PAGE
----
Follow us on Twitter @EatThePlanetOrg
Johnny jump ups, hearts ease, pansies, wild violets, and a host of other names all point to plants in the Viola genus. There are 400-500 species worldwide and they can be found in almost all temperate climates. In the North Eastern United States Viola sororia is a common wild violet. This information also applies to most other species of violets and certainly the common pansy that can be purchased in early spring at any garden center.
Edibility and Culinary Use
The whole wild violet plant is edible. Leaves and flowers can be eaten raw or cooked, raw leaves are nice and crunchy with a slightly mucilaginous texture. The flavor of wild violets is mild, not overwhelming so you can eat a whole bunch at one time. They are commonly used as a lettuce substitute in salads and sandwiches. The roots are one of my favorite spring snacks, right when the leaves start coming up in early spring, you can uproot the entire plant and find small edible tubers on some species, such as Viola sororia. Wash the tubers then lightly boil or steam these to soften them up a bit before they are served.
Historically wild violet leaves and flowers have been used for a number of ailments from headaches to asthma, to sore throats, even whooping cough, just to name a few. It has also been used as a breath freshener. The plant is valued for its anti-fungal, anti-inflammatory, and antiseptic properties. Wild Violets and Pansies also contain salicylic acid, which is a pain reliever.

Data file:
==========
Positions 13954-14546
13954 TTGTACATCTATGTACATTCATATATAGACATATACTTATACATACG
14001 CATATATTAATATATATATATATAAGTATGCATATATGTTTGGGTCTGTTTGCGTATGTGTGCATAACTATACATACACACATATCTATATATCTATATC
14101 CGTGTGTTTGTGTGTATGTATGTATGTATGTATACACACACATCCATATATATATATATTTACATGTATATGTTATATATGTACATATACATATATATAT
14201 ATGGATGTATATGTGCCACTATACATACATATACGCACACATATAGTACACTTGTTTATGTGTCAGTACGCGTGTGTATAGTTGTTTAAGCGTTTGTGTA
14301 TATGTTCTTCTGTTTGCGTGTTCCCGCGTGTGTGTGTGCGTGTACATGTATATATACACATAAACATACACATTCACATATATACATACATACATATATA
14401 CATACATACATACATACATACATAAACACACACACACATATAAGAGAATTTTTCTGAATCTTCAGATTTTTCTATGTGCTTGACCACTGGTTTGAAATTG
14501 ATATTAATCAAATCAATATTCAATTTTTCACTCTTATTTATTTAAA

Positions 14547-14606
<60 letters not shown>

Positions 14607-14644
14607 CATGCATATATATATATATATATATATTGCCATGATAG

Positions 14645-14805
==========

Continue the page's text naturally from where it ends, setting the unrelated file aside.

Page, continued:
Wild violets are difficult to identify when flowers are not present. The primary factors that can be used for easy identification of this plant are the timing and shape of flowers. Wild violets can be identified by the flowers appearing in very early spring. These plants are common in untreated lawns and planting beds.
Once you see these very early spring flowers you can confirm the identity of the plant by the flower shape.Wild violet flowers vary greatly in shape. size and color but their petal pattern is always the same. They all have 5 petals arranged a specific way, 2 up top, then 2 in the middle on either side, then a single petal on the bottom. For extra confirmation of correct identification search online or in reference guides for wild violet species in your area and attempt to identify plants by species. Leaves are often heart shaped but sometimes are irregularly shaped or rounded as is the case with many pansies. The maximum height of the plants vary by species but are usually less than 8″ tall.
Wild violets are a great foraging plant. Flowers and leaves pop up in very early spring, and the plant sticks around throughout the entire growing season. Throw some pansies or violets into your next meal to give some color. Violets are one of the first things to come up in the spring so to celebrate the first few weeks of warm weather eat violets for taste, texture, and color.
Read our Article on: Safe Foraging